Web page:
Wildlife Medicine Preceptorship

The Janet L. Swanson Wildlife Hospital in Ithaca NY provides state-of-the-art medical and surgical care to injured and sick wildlife native to the northeastern United States. Over 1400 birds, small mammals, reptiles, and amphibians are treated each year by the staff at the Wildlife Health Hospital. Our primary mission is to provide the highest quality medical care to these animals with the goal of releasing them back to the wild.

When Will the Preceptorship Take Place?

Successful candidates are offered one of two 6 week block commitments
May 26th-July 5th OR July 6th-Aug 16th, 2020.
Preceptors will work 4-5 10 hour days and will have 2-3 days off per week. Weekend work is required.

What are the Qualifications I need?

  • At least one year of Veterinary Technology coursework completed with a minimum 3.0 GPA from an accredited AVMA Veterinary Technology program
  • Proof of Rabies pre-exposure vaccinations or current titer
  • Proof of current health insurance
  • Ability to lift 30lbs 

Two vets examining a puppy

Vet walking yellow lab outside

How Do I Apply?

Students interested in applying for a preceptorship opportunity can submit queries and application materials attention Wildlife Preceptorship to the CVM LVT Preceptorships Program at lvtpp@cornell.edu.  Incomplete applications will not be considered.

All Applications Must Include:

  1. Cover Letter
  2. Resume
  3. 2 Recommendation Letters

Formal interviews will be offered during the month of February 2020 by Skype, or in person at the Wildlife Hospital.

When is the Deadline for Applications?

Deadline for application is February 21st, 2020
After February 21st, applications will be processed based on availability.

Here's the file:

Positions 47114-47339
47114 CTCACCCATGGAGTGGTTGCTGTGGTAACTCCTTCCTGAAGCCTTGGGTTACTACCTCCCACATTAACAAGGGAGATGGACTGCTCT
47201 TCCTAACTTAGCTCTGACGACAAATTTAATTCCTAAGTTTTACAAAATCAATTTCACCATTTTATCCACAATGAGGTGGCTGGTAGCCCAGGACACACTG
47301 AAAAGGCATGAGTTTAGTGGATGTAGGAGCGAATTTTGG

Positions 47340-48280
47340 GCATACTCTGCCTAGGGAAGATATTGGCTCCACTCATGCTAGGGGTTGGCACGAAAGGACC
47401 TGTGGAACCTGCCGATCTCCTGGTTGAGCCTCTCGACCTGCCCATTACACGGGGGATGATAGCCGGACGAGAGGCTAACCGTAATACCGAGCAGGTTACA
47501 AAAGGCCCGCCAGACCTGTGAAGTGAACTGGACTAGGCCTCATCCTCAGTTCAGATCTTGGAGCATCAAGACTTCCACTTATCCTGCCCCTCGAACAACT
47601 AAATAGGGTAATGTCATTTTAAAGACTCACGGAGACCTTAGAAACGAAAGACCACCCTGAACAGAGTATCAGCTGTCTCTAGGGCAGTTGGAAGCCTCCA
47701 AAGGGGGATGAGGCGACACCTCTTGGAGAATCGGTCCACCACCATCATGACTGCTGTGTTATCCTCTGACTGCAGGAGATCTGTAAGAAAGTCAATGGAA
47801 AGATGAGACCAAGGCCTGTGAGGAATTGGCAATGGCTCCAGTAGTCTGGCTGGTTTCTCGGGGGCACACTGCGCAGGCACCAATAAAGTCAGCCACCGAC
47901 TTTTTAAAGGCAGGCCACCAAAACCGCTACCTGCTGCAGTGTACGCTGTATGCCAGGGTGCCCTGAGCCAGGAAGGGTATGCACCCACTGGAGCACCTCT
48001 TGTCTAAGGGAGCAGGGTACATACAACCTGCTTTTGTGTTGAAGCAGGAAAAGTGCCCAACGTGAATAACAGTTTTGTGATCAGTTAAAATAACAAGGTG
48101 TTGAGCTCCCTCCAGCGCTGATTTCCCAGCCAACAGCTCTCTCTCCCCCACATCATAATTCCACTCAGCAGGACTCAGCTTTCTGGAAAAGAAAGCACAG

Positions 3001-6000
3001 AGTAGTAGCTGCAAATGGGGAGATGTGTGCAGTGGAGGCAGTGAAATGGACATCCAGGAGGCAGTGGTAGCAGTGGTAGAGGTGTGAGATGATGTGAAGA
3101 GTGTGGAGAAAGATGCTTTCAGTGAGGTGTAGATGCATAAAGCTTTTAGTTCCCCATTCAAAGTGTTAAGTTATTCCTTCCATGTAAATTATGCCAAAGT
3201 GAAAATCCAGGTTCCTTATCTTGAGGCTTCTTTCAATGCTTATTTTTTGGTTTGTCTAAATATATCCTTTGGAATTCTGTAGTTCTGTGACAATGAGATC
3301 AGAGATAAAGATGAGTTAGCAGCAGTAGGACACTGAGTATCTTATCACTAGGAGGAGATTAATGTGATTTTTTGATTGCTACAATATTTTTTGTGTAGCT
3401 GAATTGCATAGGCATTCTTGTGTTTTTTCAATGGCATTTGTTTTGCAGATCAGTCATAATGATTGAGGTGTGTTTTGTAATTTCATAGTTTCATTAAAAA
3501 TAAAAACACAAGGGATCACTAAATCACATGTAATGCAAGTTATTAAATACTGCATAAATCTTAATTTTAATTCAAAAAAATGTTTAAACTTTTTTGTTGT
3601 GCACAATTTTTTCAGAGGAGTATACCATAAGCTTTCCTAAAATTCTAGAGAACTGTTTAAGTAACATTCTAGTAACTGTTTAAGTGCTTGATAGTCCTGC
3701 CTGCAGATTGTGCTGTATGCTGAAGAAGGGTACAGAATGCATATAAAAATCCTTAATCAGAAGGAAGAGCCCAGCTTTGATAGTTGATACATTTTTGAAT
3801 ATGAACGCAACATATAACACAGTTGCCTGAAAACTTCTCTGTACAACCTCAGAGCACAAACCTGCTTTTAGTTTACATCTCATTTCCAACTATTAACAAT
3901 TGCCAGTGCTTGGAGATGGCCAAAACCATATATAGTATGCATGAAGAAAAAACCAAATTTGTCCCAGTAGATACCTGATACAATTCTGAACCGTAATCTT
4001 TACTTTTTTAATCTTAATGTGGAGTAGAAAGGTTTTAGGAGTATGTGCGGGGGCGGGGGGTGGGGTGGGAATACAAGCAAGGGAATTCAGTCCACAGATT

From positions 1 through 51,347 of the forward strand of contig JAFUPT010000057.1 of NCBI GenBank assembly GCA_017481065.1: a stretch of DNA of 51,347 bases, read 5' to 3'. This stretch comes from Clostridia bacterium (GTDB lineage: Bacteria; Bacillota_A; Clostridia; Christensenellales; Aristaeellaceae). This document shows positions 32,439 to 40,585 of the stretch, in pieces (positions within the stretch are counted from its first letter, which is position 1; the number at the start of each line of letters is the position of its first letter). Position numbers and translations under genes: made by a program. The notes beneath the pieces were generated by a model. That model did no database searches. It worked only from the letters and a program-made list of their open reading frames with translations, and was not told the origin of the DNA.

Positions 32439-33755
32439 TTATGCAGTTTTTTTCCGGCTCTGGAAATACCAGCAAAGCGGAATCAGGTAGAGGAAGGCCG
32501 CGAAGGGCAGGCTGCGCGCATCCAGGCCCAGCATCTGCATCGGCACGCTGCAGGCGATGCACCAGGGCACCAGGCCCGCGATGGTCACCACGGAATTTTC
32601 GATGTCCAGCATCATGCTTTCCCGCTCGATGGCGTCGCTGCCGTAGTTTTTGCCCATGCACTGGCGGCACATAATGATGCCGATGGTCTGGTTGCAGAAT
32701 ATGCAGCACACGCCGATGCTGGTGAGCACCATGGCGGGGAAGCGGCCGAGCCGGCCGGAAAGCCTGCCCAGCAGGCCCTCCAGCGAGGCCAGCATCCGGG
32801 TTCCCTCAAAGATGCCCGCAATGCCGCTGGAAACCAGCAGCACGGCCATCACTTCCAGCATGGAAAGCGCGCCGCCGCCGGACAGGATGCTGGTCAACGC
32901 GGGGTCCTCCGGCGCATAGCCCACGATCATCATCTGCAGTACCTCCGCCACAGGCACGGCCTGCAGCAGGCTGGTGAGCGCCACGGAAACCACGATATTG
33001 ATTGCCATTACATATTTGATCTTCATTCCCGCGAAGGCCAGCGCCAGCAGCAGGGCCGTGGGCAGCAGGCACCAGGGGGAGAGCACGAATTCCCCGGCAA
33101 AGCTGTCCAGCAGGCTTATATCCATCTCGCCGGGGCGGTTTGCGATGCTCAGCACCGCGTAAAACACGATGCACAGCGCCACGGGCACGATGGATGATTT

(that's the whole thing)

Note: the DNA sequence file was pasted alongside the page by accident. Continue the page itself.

When Will I Know If I've Been Accepted?

Preceptors will be selected by April 10, 2020

What Does the Preceptorship Involve?

This is a non-paid preceptorship. Following an initial orientation, student preceptors will observe tasks and procedures and then quickly be given increased responsibility throughout the hospital according to their comfort and skill level. Every student will receive training and/or exposure (including but not limited to) to the following: patient capture and restraint with an emphasis on safety measures; preparation and administration of daily patient treatments; patient triage, physical examination, and diagnostic testing; induction, maintenance, and monitoring of general anesthesia; proper technique and positioning of patients for radiographs; surgical assistance; medical record keeping; hematology, cytology, and parasitology; animal husbandry and enrichment; feeding of neonatal mammals and birds; effective communication; and attendance of and participation in daily clinical rounds. They will also be expected to assist the staff with general maintenance of the hospital including cleaning, stocking, laundry, and mopping.

At the beginning of the program, preceptors will be provided with a checklist detailing basic wildlife knowledge and skills that they will be expected to master during their experience. Mentorship is provided by three licensed veterinary technicians. Preceptors will also work in close contact with wildlife veterinarians and veterinary students.  Licensed veterinary technician mentors will work directly with the students to help guide them in completion of their checklist. Students will be expected to complete their preceptorship with an informal presentation focusing on a topic or clinical case of their choice.

Vet walking yellow lab outside

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